2020 Lexus RC F Track Edition & Updated 2020 RC F Coupe

Faisal Sheikh

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Unfortunately, people like to bash Lexus for making "slow, heavy cars", but reality away from the magazines/papers/press cars is very different. I realized it personally from driving as well.

This is an RCF vs M4 duel on the Fuji Speedway race track in the hands of two skilled drivers. They both have some basic mods. RCF has the Novel exhaust, in case you are wondering. As apparent in the video, the RCF does toe-to-toe with the M4. This is something that would never show up on paper in the magazines

 
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Gecko

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^I think so much of the media and internet discussion is on 0-60 or 1/4 mile times, and in those instances, BMW's turbocharged motors have the advantage with low speed/low RPM acceleration, whereas the RC F needs to rev to make power. But once you reach the middle and upper part of the rev range when the 2UR is in it's power band... different ball game. The RC F was walking away from the M4 at the end of that straightaway.
 

Faisal Sheikh

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^I think so much of the media and internet discussion is on 0-60 or 1/4 mile times, and in those instances, BMW's turbocharged motors have the advantage with low speed/low RPM acceleration, whereas the RC F needs to rev to make power. But once you reach the middle and upper part of the rev range when the 2UR is in it's power band... different ball game. The RC F was walking away from the M4 at the end of that straightaway.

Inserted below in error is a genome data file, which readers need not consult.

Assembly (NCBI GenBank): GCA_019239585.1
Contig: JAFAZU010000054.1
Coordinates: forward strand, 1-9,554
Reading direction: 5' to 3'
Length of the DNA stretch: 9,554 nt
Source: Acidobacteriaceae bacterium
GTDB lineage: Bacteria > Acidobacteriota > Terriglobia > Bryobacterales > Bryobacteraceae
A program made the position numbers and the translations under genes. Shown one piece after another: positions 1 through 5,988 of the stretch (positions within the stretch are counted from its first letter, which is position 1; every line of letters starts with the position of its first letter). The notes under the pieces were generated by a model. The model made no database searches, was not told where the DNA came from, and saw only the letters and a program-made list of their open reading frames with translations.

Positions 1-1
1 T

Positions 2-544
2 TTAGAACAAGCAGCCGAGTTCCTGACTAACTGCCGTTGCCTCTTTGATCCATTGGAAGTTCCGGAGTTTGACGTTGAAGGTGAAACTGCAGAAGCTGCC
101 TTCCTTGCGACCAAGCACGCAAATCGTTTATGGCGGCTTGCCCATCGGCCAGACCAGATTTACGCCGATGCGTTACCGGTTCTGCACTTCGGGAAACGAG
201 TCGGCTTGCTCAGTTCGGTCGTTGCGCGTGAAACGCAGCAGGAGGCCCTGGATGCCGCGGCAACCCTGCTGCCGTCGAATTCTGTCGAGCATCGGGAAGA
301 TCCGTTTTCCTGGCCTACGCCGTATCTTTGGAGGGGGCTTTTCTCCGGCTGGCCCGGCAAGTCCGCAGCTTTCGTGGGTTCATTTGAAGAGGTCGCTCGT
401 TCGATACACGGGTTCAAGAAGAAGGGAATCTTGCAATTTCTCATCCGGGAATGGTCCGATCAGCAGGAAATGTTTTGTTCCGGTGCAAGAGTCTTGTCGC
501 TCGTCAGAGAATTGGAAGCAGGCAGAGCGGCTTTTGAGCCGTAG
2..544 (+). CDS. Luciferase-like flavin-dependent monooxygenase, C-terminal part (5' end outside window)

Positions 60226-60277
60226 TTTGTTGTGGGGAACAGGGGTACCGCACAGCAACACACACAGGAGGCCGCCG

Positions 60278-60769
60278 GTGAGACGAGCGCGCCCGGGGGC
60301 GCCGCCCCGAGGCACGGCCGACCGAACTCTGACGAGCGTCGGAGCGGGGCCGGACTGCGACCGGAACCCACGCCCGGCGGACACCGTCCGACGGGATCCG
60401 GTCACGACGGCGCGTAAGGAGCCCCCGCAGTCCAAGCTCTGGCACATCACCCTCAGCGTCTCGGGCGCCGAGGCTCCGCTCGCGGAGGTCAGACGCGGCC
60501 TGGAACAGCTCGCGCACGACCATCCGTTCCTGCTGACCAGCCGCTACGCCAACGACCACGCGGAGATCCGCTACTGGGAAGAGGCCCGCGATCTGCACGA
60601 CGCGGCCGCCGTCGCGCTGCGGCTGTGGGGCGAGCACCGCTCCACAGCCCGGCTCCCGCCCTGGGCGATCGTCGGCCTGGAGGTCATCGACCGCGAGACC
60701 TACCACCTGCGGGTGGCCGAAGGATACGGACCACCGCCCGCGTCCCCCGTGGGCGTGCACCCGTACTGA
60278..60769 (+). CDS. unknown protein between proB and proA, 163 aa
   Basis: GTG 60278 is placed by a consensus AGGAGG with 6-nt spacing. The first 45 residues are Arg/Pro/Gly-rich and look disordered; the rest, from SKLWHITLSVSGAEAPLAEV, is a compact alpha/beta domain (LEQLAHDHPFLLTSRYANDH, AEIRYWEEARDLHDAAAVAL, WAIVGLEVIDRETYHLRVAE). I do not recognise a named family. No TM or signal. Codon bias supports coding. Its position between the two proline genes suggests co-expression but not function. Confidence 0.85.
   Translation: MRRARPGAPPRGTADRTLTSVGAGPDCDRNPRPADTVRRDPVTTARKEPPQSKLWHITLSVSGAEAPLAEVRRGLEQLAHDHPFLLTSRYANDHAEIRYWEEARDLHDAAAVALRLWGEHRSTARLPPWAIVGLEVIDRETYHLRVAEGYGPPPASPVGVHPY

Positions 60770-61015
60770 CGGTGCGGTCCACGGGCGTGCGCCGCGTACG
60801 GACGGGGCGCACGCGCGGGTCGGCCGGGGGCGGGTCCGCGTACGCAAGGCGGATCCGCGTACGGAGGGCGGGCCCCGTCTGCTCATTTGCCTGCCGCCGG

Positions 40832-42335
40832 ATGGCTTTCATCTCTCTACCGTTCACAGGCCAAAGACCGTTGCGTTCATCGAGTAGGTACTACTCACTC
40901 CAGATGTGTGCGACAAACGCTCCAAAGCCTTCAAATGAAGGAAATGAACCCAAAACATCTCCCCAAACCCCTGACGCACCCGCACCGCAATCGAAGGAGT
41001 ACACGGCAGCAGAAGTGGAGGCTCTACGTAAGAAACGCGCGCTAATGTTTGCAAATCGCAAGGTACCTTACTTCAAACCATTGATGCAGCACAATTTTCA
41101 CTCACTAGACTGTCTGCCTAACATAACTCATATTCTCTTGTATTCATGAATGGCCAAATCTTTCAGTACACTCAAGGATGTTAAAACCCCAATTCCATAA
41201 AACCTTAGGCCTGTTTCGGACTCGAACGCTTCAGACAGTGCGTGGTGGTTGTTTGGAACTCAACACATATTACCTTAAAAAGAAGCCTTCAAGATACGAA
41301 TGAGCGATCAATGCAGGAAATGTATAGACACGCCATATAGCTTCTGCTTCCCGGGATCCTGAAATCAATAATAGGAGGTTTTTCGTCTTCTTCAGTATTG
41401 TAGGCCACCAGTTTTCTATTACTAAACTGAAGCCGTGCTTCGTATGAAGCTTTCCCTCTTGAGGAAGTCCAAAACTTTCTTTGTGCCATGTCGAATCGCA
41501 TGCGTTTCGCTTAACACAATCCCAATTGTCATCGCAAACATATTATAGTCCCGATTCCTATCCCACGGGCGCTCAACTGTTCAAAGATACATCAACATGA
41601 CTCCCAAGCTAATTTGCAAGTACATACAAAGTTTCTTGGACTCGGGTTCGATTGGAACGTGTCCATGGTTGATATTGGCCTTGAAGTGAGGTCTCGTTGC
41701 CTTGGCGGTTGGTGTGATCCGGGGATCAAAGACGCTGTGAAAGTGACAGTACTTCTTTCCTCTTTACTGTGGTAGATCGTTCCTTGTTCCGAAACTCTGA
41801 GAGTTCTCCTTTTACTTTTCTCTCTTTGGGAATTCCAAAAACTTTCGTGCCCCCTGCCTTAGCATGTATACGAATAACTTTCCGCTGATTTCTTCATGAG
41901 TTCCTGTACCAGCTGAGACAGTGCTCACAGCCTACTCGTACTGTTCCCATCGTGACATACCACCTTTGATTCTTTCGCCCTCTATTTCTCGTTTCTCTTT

You are exactly right. 2UR in general, is like a Honda S2000 engine with more than twice the displacement. You need to rev it hard and start in the right gear. You can see the driver is constantly downshifting approaching a turn to make sure he is in the powerband to power out of the turn. BMW i6 TT have a huge midrange torque swell so gearing and rpms are less important because they have just so much torque available in the midrange. But, it makes the car more fun to drive since you have to really work hard for that big power (and the accompanying sound).

Also, he was keeping up in the turns against the M4 as well despite being much heavier. It all goes down to Lexus tuning of the chassis and suspension to be more stable and predictable in the turns. The front end, for example is the cheaper, inferior, lighter MacPherson struts on the M4 while the Lexus cars have the heavier, more modern and superior double wishbone shock design.